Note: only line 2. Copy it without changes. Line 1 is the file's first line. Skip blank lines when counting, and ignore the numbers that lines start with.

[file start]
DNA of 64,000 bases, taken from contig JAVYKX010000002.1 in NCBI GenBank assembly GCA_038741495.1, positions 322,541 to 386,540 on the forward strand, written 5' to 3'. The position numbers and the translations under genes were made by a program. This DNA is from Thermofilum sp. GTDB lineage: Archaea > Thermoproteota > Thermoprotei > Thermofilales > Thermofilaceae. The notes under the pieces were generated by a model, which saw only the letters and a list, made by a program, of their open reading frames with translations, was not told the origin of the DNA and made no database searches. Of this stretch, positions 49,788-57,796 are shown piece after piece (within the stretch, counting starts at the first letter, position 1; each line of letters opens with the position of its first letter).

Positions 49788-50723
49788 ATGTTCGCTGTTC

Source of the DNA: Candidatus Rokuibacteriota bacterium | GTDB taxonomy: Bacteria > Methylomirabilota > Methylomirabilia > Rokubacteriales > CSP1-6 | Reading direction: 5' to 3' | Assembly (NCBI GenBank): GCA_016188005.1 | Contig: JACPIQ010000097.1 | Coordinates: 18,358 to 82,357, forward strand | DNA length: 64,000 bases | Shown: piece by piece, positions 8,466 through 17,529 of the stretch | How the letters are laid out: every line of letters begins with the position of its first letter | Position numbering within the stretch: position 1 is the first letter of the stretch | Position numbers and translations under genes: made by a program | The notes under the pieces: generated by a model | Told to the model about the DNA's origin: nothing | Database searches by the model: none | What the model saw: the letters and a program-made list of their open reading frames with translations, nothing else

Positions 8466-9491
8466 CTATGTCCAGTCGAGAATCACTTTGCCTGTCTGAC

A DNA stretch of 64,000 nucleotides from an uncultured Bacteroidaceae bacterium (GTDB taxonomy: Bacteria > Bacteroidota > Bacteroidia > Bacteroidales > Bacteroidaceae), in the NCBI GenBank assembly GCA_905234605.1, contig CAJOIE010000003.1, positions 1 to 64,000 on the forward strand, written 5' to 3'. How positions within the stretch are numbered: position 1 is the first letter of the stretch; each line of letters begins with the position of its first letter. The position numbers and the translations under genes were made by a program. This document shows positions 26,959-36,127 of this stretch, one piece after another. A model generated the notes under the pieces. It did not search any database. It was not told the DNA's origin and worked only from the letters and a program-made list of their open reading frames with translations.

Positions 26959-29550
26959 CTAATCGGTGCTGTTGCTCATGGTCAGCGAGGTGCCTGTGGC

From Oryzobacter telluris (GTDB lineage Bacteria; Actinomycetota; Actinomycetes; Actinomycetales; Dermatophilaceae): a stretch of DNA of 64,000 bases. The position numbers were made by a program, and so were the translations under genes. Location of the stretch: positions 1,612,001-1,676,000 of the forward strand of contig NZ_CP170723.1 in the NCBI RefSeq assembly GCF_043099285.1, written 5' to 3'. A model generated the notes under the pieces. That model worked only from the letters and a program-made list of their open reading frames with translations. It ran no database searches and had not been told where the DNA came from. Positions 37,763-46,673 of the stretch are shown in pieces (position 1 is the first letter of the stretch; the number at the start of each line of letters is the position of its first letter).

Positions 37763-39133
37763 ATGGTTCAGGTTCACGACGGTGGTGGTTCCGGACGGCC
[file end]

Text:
Positions 49788-50723